Magazine Article | April 1, 2020

Bringing Audacious Leadership To The Table

Source: Life Science Leader

By Joyl Silva

In the past two decades, we’ve witnessed a significant effort to have more diversity in the workplace and, therefore, more women in leadership.

A fundamental part of this movement has been the groundswell of women who have stepped up, out, and sometimes sideways, to completely shift the narrative of what it means to lead. Especially in the life sciences, companies are transitioning from giving women a ”seat” at the table to giving them a ”portion” of the table or the whole table itself. The challenge can be how to show up and succeed when provided with such opportunity.

Over a decade ago, as diversity initiatives had just begun, I was asked to lead my first team. I couldn’t help but hear the chatter — “You got the job because you are a woman.” My reply was simple, “You’re right, I am a woman, and I got the job. As we work together, you’ll see the skills that got me here, what I want to learn from you, the support I will give to this team, and what we can do together. Soon, my gender won’t be your focus.”

Developing my own leadership style has been a journey that I credit to those who shared their stories with me. People who helped me realize that leadership is audacious — it is not about fitting the mold and being what people expect. Instead, it is a balance of seeking out and listening to your team so you can make bold decisions. I find if you really spend time listening to and seeking to understand your team, you’ll get the very best out of everyone. It is not consensus leadership, but inclusive leadership.

Building a culture focused on inclusion and diversity is critical to achieving results. Why? When you seek to add diverse perspectives to a team, you avoid bias and decrease the odds that you’ll make the same decision over and over again.

Here are a few lessons I’ve learned from the many leaders who shared their advice with me:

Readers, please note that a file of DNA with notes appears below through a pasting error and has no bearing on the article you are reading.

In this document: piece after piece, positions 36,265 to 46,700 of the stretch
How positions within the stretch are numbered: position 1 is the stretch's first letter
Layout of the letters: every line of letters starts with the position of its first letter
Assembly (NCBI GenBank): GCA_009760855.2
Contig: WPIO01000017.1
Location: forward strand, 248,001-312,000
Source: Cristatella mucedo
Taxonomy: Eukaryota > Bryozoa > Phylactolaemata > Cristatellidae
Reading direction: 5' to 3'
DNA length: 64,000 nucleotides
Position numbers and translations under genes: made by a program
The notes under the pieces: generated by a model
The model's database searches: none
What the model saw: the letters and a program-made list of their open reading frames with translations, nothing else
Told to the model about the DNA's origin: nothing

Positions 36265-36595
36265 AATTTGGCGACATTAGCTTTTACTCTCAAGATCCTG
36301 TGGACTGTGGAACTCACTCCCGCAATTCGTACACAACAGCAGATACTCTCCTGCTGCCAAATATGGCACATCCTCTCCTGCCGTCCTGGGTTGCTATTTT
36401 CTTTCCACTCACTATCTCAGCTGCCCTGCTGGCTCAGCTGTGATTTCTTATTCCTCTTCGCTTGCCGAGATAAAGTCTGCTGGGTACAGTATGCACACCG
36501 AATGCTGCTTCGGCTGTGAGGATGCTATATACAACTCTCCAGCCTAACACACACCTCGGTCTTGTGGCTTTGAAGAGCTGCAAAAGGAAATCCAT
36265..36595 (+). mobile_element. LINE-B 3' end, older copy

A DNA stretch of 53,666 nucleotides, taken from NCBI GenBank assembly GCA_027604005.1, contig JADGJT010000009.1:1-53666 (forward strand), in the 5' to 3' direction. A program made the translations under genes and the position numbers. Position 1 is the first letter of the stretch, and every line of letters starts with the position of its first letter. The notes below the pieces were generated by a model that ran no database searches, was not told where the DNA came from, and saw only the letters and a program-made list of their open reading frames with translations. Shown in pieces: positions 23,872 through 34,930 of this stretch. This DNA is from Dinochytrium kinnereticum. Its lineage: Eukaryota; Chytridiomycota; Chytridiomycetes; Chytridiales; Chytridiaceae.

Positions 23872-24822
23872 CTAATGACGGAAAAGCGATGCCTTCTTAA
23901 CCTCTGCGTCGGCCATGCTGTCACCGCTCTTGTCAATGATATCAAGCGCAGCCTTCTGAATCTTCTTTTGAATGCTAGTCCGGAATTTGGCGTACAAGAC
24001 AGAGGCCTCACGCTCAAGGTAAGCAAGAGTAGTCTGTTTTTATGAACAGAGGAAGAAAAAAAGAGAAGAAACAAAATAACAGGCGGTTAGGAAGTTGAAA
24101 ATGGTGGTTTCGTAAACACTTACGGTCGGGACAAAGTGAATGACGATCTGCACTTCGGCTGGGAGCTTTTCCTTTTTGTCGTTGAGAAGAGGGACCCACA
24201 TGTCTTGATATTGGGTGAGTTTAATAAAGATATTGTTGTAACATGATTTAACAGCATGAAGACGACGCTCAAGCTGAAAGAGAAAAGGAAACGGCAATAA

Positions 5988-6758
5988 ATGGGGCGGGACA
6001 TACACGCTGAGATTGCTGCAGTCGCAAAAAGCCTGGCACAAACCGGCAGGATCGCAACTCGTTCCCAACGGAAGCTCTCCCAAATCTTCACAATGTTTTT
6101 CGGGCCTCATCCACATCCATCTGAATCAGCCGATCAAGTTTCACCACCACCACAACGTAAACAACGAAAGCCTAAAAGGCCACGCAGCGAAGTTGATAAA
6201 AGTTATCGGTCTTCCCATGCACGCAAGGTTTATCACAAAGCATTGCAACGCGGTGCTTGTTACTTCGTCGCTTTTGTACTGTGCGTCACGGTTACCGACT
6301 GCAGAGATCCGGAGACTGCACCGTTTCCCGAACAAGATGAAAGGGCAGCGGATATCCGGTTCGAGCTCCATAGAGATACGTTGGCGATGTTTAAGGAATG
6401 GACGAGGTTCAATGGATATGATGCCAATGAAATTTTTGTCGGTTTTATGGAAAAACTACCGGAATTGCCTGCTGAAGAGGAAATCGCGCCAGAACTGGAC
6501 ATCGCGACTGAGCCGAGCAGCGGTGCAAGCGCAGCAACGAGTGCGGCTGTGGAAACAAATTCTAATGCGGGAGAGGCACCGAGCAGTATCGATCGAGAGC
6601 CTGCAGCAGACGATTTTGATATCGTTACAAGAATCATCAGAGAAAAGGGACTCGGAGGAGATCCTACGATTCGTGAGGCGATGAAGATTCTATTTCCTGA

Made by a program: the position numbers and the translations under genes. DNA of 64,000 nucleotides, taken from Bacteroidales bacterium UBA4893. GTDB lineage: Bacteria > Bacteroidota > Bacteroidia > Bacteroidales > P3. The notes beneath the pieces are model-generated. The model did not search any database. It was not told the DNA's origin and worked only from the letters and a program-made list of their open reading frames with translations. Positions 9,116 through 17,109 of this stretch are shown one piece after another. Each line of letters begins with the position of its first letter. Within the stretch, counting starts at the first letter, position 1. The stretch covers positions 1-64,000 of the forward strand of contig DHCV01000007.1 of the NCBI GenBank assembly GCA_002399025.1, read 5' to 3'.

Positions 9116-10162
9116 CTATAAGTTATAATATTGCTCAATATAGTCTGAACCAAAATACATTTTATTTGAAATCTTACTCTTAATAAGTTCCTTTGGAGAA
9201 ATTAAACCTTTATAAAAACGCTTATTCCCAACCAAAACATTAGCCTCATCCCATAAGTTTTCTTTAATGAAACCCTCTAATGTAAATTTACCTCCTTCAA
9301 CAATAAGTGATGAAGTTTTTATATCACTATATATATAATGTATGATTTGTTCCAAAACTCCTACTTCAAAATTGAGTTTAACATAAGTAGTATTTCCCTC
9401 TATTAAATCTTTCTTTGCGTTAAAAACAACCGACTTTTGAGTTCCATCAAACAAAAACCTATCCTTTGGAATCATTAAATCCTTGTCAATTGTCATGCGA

• Get comfortable being uncomfortable. Taking the next step in your career should feel uncomfortable, and rightly so. This is a sign that you are being challenged and reaching high enough in your goals. Run towards this, not away from it.
  • Strive to have people talking about you when you aren’t around. When you deliver results, others notice, and people talk. Have you shared your ambitions with others you work with? The war for talent is real, and many times it isn’t who you know, but it’s whose radar you are on. Deliver excellent results and make people aware of your ambitions.
  • Be curious. “What do you do?” is a simple question, yet it can be the gateway to making new connections and learning about different roles in your organization. In my experience, everyone likes to talk about their role. There is no better way to get some insight into different types of career opportunities.
  • Dedicate time for self-reflection. How are you doing toward achieving your career goals? Sometimes this doesn’t come up until it is time for your performance review, development plan, or worse, you’re burned out and are looking for a new job. Take a few minutes, spend some time evaluating if you’re living up to your potential. If not, get back to planning your destiny.

I know that leading difficult conversations, speaking up about why diversity matters, and sometimes putting up your hand for that seat at the table can be daunting. However, the time for women in life sciences is now. Let’s bring the audacious leadership to the table!

JOYL SILVA is general manager at Pfizer CentreOne.